1: The First Moment You Meet an Executive or Other Key Business Contact
Who in a company receives the least positive feedback of anyone in the organization? The janitor? No. The CEO. The higher up you go in an organization, the fewer “attaboys” and acknowledgments you receive on a daily basis. Although managers and supervisors are generally conscientious about giving hourly workers and lower-level professionals positive feedback for a job well done, no one feels it is necessary to do that for the executives. Those who get this kind of feedback generally respond very well to it; why, then, don’t we offer our higher-ups the same strokes?
Executives listen to information all day and deal with problems. Positive communication is in short supply some days. When executives are at social functions or even company receptions, they, like anyone else, would welcome hearing about what’s going right, interesting observations, and breaking news from the community and their industry. When you realize this, you’ve got the basis for a model of what to talk about when you suddenly find yourself standing beside an executive at a company function or at an industry conference.
There you are, standing by the coffee urn or the cash bar, and suddenly you realize that the person standing next to you is a vice president from your company. Should you take the coward’s way out? Tell yourself that he does not want to talk to someone of your lowly status and quietly edge away? Not if you are trying to advance your career. For all you know, the executive would welcome someone new to talk to and may be trying to avoid the same old crowd he hears from all the time. You could be just the person who will turn a tedious night into a refreshing experience for him.
Sometimes, when professionals are put on the spot to converse with an executive, they become desperate to say something—anything. Big mistake. An inexperienced conversationalist may say something that comes out as critical or shallow. Your response to the opportunity to make a great impression becomes pretty unimpressive.
So what can you actually say? Think M.I.S.S.I.O.N. possible! The M.I.S.S.I.O.N. model is a method to help you come up with timely conversation starters that will save you from just standing there with that deer-in-the-headlights look on your face as you struggle to come up with something to say. More important, it will guide you to positive topics, so you will have no regrets. A conversation with an executive is a wonderful opportunity for revealing who you are and the intelligence and creativity you can bring to her organization. The M.I.S.S.I.O.N. model helps ensure you make good use of that opportunity. You want to make sure that the meeting with you is memorable to the executive—in a good way. M.I.S.S.I.O.N. is a mnemonic—a memory aid consisting of letters that stand for key words. In this case, the letters will help you remember the following topics you can use to have a successful conversation with an executive:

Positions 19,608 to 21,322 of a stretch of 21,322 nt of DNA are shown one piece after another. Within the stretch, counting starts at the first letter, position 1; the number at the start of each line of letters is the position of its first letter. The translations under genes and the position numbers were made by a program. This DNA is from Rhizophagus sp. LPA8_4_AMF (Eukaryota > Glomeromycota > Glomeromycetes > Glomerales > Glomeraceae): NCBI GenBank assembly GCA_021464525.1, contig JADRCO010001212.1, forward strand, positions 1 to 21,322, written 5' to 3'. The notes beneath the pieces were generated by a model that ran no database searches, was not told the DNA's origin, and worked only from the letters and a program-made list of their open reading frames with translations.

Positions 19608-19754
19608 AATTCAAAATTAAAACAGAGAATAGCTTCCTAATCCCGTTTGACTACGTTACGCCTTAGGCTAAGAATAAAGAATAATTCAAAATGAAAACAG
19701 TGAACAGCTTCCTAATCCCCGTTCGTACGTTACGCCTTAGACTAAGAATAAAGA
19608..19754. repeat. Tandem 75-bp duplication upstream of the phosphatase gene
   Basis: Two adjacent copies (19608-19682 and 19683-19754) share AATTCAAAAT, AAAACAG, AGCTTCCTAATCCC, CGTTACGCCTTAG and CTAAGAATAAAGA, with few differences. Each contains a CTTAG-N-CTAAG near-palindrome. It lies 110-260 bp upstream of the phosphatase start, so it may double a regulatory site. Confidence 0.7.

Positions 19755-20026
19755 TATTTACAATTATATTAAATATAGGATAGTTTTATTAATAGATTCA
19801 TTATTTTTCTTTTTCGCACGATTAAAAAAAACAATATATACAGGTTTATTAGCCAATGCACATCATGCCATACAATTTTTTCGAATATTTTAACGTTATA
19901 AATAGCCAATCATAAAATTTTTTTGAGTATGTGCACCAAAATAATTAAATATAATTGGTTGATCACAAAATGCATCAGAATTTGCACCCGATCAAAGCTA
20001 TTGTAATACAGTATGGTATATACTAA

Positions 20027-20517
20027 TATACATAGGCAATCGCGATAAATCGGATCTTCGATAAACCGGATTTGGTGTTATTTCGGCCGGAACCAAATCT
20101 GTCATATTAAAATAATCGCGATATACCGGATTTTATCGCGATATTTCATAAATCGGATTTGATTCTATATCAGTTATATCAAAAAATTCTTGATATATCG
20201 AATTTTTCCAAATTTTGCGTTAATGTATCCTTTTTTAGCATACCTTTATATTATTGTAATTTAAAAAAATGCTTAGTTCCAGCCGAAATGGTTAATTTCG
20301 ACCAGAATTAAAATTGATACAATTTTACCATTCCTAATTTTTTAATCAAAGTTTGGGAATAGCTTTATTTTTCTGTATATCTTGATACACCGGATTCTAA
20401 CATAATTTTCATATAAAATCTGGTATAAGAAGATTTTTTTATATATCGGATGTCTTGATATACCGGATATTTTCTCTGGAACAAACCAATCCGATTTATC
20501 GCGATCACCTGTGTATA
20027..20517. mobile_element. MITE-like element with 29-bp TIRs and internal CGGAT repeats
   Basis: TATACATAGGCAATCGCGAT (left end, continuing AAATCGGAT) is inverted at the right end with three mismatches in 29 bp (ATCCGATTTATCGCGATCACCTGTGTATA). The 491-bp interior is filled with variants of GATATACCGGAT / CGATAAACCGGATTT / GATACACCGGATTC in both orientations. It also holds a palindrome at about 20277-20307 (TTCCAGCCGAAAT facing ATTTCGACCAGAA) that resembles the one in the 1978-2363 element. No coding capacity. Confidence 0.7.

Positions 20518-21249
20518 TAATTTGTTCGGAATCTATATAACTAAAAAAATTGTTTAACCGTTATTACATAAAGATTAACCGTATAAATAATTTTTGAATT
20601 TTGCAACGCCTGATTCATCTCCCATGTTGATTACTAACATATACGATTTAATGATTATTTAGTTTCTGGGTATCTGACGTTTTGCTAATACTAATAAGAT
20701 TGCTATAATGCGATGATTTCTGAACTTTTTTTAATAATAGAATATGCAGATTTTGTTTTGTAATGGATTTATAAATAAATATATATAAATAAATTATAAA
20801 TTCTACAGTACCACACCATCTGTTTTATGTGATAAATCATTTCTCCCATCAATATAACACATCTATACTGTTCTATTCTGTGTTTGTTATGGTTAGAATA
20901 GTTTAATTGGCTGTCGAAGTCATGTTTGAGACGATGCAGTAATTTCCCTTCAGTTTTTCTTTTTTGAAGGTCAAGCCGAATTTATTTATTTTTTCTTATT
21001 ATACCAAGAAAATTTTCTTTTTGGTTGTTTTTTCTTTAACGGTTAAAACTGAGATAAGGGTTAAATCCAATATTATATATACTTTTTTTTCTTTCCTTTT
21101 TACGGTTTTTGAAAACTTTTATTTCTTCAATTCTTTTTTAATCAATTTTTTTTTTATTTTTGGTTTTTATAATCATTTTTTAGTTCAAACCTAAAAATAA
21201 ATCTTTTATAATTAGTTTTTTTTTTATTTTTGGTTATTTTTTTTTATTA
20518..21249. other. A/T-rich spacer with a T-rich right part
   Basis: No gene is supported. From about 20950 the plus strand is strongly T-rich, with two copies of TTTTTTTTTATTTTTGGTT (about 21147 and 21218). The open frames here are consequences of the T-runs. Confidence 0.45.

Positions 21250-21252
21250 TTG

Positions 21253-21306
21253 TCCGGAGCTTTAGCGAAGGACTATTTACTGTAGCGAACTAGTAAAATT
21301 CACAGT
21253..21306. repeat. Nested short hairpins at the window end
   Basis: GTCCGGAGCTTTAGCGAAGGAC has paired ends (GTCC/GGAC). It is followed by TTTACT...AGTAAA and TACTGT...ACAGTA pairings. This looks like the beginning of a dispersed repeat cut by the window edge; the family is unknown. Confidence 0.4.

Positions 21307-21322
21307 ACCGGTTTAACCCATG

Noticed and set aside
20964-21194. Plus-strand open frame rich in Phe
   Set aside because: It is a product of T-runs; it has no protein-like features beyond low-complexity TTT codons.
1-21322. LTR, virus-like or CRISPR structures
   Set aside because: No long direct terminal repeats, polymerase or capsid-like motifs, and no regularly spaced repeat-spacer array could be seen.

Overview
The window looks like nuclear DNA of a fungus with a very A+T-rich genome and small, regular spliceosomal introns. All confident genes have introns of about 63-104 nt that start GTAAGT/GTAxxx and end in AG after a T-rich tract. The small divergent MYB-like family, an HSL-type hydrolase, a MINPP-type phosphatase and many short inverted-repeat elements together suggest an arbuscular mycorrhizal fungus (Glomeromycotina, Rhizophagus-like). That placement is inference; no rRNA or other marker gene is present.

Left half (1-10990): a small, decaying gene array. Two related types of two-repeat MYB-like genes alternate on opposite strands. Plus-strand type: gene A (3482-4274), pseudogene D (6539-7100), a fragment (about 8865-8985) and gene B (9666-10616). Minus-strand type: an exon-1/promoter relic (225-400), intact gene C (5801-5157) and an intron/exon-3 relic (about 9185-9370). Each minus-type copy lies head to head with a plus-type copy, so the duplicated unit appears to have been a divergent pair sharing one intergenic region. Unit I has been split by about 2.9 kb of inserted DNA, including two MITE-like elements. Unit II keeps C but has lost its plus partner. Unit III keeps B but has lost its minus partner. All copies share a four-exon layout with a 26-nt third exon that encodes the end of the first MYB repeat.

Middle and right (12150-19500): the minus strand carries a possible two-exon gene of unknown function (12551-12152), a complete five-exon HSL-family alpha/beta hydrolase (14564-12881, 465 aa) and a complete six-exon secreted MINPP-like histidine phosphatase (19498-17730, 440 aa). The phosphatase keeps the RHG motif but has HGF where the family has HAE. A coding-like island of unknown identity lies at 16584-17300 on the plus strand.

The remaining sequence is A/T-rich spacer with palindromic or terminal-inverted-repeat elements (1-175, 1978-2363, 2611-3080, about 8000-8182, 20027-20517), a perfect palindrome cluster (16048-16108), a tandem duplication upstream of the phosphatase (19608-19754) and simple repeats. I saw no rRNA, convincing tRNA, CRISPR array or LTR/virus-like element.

The M.I.S.S.I.O.N. Model
M = Milestones in projects
I = Individual contributions and experiences
S = Speeches, events, and articles that connect you
S = Self—as in be yourself
I = Interesting nuggets
O = Opportunities
N = Neighborly talk M = Milestones in projects
Everyone congratulates the boss at the finish of a project. But you will be the exceptional person if you notice and comment on milestones along the way. A milestone is one step of many that must be accomplished between the beginning and the end of a successful project. Making a positive comment about a milestone that has been achieved on a long-term project says many complimentary things about you. First of all, it says that you noticed; therefore you are observant, unique, and perceptive, and you care about the company. It also says you are refreshingly different from all those who haven’t mentioned it. You’re the thoughtful one who’s brought up this mini-success in a conversation.
Milestone events vary according to what your company is trying to achieve in any particular year. For example, if a company is trying to launch the sale of a new drug, some milestone events might include these:
• Passing initial in-house testing
• Gaining FDA approval
• Determining a name for the product
• Completing the marketing plan
After the launch, an executive will be hearing from everyone. Be among the handful who appreciates the significance of small successes along the way.
Here’s another example: the establishment of a new subsidiary or branch or even a relocation of your company. The following are likely milestone events for such an opening:
• Selection of a site
• Board approval to move forward
• Selection of an architect or builder
• Publication of related news articles
Ken Blanchard has had an extraordinarily successful career as a business author, motivational speaker, and thought leader. Much of his work, especially the bestseller One Minute Manager, is based on the quest to “catch people doing something right.” His premise is that it takes no ingenuity to see and comment on what is going wrong. The extraordinary individual will hone the ability to comment on the things that are going right. In a world of “picture straighteners,” the employee who can ignore the obvious complaints and criticisms, and instead offer intelligent observations about things that are going well, will shoot to the top. Such an employee will stand out from the crowd and be listened to by people at all levels of the organization. I = Individual contributions and experiences